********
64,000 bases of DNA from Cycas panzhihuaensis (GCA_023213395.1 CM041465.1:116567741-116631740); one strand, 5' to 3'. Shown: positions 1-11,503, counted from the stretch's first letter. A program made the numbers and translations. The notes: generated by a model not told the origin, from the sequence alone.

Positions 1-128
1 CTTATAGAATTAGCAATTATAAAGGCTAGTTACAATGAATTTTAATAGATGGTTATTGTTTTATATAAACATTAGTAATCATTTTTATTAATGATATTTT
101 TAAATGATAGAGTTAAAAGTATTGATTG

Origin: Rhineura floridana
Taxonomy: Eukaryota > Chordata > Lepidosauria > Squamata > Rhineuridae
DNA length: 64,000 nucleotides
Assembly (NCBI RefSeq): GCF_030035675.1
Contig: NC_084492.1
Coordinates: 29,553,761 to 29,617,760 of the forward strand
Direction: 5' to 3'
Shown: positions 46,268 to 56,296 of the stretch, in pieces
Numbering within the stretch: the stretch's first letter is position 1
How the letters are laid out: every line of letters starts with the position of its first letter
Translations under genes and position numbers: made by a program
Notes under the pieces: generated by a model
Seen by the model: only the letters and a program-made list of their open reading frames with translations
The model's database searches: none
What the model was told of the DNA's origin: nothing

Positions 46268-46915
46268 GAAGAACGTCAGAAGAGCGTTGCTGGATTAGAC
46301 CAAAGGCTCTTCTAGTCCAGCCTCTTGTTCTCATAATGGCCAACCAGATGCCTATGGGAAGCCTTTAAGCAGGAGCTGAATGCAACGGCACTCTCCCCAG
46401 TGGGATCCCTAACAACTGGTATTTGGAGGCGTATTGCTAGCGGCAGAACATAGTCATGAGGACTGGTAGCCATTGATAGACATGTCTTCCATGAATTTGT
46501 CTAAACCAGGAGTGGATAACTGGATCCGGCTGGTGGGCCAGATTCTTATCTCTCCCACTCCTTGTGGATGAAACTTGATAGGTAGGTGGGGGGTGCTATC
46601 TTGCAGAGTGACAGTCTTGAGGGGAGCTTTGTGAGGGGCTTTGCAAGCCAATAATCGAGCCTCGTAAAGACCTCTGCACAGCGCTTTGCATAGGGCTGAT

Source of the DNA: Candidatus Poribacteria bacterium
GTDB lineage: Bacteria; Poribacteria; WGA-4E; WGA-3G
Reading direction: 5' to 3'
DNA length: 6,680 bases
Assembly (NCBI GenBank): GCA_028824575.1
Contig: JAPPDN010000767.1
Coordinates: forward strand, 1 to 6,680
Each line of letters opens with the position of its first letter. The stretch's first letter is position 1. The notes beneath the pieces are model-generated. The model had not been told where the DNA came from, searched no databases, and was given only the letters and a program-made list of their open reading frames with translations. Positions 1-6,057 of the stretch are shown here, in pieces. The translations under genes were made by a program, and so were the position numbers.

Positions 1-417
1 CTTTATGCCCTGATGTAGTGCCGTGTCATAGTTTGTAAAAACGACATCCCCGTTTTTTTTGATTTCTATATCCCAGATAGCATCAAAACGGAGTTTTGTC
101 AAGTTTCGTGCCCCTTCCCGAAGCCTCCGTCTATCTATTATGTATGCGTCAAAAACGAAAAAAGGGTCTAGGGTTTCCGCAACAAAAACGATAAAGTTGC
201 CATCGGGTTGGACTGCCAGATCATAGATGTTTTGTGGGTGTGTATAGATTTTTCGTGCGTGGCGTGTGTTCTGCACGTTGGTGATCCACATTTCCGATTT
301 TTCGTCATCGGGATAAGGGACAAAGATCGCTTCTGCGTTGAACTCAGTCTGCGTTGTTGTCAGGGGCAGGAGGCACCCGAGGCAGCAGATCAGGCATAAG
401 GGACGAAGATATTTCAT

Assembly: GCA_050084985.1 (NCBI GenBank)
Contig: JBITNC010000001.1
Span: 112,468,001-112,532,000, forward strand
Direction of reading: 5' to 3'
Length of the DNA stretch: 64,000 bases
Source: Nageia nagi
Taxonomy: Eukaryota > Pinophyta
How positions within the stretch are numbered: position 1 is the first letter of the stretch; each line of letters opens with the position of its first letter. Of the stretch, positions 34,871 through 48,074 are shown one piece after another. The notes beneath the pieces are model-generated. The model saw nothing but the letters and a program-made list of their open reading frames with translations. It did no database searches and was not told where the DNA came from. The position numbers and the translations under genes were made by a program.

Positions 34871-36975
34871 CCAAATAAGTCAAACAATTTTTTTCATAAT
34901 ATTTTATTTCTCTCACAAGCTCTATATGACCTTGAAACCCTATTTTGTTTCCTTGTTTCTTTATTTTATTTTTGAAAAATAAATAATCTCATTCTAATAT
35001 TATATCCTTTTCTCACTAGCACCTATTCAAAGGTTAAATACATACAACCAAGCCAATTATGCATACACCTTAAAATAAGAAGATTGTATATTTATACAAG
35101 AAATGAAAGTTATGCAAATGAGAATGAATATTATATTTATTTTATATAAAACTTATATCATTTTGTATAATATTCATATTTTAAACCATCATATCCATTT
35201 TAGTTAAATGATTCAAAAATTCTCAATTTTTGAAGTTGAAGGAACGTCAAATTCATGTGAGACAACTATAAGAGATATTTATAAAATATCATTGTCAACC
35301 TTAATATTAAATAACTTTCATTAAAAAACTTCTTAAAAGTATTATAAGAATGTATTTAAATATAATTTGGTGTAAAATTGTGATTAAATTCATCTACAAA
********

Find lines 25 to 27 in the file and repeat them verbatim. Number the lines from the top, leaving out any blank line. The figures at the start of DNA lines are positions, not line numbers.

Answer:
46601 TTGCAGAGTGACAGTCTTGAGGGGAGCTTTGTGAGGGGCTTTGCAAGCCAATAATCGAGCCTCGTAAAGACCTCTGCACAGCGCTTTGCATAGGGCTGAT

Source of the DNA: Candidatus Poribacteria bacterium
GTDB lineage: Bacteria; Poribacteria; WGA-4E; WGA-3G